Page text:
Lessons in Units

CCSS UnitsWere megalodons godfathers of the sea? Students model the bodies of different sharks using cylinders, and explore how the volume of a cylinder changes when its dimensions change. They learn that the megalodon was a massive ocean beast, but that its size may ultimately have led to its downfall.

What's the best way to design a food tray? Students calculate the volumes of rectangular prisms and use that information to design a cafeteria tray that looks good and holds a balanced meal.

Which size pizza should you order? Students apply the area of a circle formula to write linear and quadratic formulas that measure how much of a pizza is actually *pizza*, and how much is crust.

How much should Nintendo charge for a video game console? Students use linear and quadratic models to analyze and discuss the relationship between the price of a Wii U console and profits for Nintendo.

How have video game consoles changed over time? Students create exponential models to predict the speed of video game processors over time, compare their predictions to observed speeds, and consider the consequences as digital simulations become increasingly lifelike.

How do you increase the horsepower of a car engine? Students calculate the volumes of different car cylinders, and explore ways to make engine even more powerful by changing the dimensions of an engine's internal geometry.

How much should states spend on schools and police? Students analyze histograms and use mean and median to explore state spending habits. Then, they discuss how much they think states should be spending.

When should NFL teams go for it on fourth down? Students use quadratic functions to develop a model of expected points. They then apply this model to determine when teams should punt the ball, and more importantly, when they shouldn’t.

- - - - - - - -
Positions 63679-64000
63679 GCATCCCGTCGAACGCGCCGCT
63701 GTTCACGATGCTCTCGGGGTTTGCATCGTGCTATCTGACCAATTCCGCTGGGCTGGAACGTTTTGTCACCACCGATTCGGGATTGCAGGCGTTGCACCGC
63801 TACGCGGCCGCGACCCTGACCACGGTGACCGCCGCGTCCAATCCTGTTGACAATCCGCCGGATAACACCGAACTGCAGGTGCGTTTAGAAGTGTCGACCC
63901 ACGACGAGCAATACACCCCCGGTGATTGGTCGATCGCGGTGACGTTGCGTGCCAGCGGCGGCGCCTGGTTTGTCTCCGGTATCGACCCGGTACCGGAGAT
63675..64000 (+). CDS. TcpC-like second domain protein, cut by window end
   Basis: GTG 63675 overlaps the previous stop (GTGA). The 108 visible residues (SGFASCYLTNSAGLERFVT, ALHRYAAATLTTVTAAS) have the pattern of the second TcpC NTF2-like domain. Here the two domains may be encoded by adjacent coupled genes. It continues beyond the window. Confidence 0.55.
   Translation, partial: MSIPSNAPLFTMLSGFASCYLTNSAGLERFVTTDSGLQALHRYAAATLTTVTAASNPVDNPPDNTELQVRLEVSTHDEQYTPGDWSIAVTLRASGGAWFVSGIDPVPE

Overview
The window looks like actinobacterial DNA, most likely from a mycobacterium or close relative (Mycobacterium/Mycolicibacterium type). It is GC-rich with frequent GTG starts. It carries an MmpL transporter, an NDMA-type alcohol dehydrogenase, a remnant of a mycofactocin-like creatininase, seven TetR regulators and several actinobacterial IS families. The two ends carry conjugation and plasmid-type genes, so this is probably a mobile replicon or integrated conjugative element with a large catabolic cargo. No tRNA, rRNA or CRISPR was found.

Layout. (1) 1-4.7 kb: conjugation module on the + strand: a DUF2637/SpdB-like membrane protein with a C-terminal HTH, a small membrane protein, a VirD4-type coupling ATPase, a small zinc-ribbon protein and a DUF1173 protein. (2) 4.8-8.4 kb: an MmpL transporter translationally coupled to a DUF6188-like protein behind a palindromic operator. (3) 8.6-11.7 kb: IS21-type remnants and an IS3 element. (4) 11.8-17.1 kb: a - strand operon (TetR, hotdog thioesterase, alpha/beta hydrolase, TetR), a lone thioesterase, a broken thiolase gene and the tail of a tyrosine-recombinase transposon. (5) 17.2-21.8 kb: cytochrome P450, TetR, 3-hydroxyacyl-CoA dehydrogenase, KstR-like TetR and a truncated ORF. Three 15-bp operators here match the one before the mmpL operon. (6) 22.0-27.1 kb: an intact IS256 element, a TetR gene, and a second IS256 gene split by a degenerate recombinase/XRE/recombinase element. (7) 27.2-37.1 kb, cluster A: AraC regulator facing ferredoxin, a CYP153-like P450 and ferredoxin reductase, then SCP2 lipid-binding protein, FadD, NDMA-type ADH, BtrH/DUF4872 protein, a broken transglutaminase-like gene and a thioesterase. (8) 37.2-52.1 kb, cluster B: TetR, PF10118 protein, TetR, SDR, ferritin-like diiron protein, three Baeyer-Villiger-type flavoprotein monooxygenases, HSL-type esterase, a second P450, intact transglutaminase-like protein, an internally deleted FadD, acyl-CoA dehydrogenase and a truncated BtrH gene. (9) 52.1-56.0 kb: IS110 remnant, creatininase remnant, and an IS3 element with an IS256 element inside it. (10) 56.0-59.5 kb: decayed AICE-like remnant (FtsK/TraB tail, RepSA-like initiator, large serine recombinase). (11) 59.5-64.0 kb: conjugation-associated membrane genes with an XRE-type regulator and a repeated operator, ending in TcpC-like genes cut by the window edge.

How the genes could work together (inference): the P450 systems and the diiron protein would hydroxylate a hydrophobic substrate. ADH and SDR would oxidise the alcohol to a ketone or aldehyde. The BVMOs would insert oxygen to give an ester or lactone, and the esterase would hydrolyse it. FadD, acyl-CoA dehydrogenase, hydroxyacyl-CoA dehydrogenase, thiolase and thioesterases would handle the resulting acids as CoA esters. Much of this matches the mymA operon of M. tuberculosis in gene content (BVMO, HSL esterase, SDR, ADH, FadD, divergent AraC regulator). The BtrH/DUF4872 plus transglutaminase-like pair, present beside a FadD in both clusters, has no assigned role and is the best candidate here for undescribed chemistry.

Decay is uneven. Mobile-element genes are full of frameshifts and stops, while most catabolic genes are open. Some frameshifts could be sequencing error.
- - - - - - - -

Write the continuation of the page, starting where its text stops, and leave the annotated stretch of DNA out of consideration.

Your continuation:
What's the best way to position a car's mirrors? Students use reflections and congruent angles to determine the best orientation for rear- and side-view mirrors, and learn how to correct those dangerous blind spots.

How has the urban population changed over time, and will we all eventually live in cities? Students use recursive rules along with linear and exponential models to explore how America's urban areas have been growing over the last 200 years.

Why do tires appear to spin backwards in some car commercials? Students apply unit rates and the formula for the circumference of a circle to determine what makes a spinning wheel sometimes look like it’s moving in the opposite direction of the car sitting on top of it.

Does the same sound always sound the same? Students come up with equations in several variables to explore the Doppler Effect, which explains how sound from a moving object gets distorted.

How much Tylenol can you safely take? Students use exponential functions and logarithms to explore the risks of acetaminophen toxicity, and discuss what they think drug manufacturers should do to make sure people use their products safely.

How has the iPod depreciated over time? Students compare linear and exponential decay, as well as explore how various products have depreciated and what might account for those differences.

Are coupons always a good deal? Students reason with percents and proportions to evaluate enticing coupons and debate whether retailers should be allowed to raise the price of items in order to then put them on sale.